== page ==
Wheelchair curling is a quiet sport. There’s no sweeping; no one’s yelling “hurry hard” from down the ice. Nothing can be fixed once the stone leaves your stick, so everything depends on your weight and line of delivery.
I remember my first shot at the 2022 Paralympics in Beijing. I was so nervous that I was physically shaking. That shot ended up going right through the house. There was no fixing that shot. All I could do was take a deep breath and focus on the next stone.
Growing up, I loved all sports, but diving held a special place in my heart. My family was all about sports, and we bonded over our athletic pursuits. Following my injury, I thought I couldn’t participate anymore, and it felt like a part of me was missing.
Fortunately, I was wrong. I discovered there were numerous opportunities available to me, and I dove right in, trying everything I could. When I found curling, I knew it was the perfect fit. One thing that I found particularly interesting about curling was how easily I could integrate into an able-bodied team. Depending on the position, if I threw lead stones and called the game, there would be no impact on the team, because there would still be 3 sweepers With my newfound appreciation for curling, I set my sights on a new goal: becoming a paralympian. It took seventeen years of hard work and patience, but I never gave up on my dreams.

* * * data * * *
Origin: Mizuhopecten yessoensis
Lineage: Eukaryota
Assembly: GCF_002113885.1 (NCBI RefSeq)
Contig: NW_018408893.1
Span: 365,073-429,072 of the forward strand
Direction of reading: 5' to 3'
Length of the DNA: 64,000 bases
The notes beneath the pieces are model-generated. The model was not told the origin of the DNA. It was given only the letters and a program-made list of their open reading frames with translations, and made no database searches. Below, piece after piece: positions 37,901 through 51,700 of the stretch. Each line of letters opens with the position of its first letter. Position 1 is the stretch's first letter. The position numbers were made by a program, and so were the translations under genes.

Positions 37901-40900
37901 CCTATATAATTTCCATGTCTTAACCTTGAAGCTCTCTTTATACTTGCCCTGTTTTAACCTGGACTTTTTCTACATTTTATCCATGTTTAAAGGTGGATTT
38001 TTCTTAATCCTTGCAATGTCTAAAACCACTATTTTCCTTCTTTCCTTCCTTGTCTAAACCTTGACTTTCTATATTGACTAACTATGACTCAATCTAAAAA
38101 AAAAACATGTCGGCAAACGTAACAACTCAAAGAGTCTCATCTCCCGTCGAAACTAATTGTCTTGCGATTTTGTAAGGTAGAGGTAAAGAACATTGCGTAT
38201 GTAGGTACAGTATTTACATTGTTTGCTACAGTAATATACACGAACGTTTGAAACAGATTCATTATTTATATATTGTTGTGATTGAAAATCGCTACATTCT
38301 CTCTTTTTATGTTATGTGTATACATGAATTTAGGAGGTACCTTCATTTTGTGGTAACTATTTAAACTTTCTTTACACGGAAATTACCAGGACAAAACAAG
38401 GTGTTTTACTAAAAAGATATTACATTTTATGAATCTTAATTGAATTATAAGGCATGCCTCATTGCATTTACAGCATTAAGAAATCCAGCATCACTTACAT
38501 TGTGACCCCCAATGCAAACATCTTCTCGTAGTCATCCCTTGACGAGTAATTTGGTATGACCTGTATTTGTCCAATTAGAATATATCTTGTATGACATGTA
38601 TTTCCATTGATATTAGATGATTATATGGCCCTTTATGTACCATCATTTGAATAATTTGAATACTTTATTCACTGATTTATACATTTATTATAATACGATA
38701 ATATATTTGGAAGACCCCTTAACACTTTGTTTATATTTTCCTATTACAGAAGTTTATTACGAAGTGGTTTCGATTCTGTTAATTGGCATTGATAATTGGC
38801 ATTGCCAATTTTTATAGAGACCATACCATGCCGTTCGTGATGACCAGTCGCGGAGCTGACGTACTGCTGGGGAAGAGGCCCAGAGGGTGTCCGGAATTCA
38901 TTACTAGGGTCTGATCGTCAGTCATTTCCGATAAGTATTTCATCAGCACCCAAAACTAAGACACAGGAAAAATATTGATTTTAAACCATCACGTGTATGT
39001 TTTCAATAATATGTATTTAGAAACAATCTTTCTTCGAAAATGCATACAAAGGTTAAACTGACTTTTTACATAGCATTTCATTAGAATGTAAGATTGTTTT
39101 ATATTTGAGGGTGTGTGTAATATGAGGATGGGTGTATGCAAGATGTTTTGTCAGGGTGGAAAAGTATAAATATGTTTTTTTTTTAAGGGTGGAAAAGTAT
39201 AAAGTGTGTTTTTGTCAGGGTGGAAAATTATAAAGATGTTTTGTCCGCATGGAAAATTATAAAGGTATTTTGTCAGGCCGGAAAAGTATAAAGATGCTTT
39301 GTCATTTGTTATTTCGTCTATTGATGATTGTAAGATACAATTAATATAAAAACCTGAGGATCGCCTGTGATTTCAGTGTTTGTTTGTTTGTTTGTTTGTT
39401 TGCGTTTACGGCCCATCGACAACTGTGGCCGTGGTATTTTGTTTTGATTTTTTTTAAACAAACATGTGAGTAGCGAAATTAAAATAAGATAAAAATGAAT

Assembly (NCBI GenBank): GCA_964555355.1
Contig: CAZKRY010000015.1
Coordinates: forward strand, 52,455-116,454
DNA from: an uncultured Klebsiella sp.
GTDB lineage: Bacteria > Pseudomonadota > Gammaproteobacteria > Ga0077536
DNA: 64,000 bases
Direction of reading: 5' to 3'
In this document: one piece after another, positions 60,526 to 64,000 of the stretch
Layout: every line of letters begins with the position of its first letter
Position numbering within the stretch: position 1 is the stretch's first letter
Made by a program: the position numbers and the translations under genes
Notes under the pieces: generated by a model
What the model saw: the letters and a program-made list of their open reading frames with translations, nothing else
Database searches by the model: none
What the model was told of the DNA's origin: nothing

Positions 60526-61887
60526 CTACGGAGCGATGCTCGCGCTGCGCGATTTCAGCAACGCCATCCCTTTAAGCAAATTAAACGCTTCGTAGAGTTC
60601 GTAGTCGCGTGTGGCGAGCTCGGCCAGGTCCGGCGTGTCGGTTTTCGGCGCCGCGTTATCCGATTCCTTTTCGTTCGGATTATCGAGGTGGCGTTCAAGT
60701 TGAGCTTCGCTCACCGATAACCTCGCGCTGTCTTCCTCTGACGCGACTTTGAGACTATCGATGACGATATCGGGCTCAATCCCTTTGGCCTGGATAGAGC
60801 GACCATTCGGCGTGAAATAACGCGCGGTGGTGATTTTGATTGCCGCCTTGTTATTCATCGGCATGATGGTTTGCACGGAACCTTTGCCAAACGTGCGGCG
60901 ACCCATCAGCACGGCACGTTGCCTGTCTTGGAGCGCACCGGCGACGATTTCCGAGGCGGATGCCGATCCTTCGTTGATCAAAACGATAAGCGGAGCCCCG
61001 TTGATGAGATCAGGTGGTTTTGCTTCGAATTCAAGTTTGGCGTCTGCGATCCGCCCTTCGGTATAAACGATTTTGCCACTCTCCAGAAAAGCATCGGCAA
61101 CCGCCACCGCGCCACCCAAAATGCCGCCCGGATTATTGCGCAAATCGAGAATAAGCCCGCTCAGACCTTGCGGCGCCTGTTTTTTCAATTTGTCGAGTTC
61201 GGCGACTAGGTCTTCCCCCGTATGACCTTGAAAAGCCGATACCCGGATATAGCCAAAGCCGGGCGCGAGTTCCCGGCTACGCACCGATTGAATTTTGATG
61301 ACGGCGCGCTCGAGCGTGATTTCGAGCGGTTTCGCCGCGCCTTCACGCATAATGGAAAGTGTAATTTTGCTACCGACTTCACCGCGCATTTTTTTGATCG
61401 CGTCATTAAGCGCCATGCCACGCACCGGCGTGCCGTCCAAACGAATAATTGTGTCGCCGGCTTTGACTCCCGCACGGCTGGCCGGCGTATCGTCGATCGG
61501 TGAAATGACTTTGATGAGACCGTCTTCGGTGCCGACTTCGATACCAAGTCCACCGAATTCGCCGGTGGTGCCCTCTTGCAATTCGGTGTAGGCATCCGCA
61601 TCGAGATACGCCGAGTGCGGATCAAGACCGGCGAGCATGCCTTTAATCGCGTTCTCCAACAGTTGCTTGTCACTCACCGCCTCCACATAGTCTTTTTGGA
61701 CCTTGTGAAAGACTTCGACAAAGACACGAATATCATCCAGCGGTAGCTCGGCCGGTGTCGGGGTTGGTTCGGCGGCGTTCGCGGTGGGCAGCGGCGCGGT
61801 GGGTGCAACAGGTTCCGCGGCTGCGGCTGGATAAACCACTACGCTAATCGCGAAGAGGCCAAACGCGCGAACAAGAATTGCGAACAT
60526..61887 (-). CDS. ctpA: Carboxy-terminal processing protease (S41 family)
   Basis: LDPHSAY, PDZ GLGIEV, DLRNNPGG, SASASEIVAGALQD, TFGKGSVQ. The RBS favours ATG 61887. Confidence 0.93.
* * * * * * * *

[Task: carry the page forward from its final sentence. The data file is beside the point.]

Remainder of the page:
“Having the opportunity to participate in sport can open so many different doors for people with disabilities. The feeling of accomplishing something and seeing yourself improve over time and get better. For me, it has been a driver to continue to move forward.” – Collinda Joseph
When you have a disability, the biggest barrier to sports can be the attitudes of people around you. That’s why I’m forever grateful to my coaches. Bruce Gorsline for working with me from 2010 and Wayne Kiel, who selected me for the 2019 world championship team. In particular, Wayne believed in me and recognized that I was in the right place at the right time. With his support, I was able to realize my dream of ending up on the 2022 Paralympic team.
I was fortunate to play one game at the Paralympics and after missing that first shot in that game, I was able to settle my nerves and focus on the task at hand. We weren’t allowed to travel with our families because of COVID restrictions. It was really hard not having the crowd’s support, but the silence had a silver lining—I had zero distractions from the game.
Once I was able to digest the idea of “my gosh, I’m actually playing at the Paralympics…”, things started going really well. Getting to represent Canada on the world stage was incredible. Winning bronze was just the cherry on top.
This July will mark 40 years since my injury. Back then, I didn’t think I’d ever be able to participate in sports again, let alone become a paralympic bronze medallist. I’m living proof that all you need is patience and a dream. If you can dream it, you can believe it, and if you can believe it, you can do it.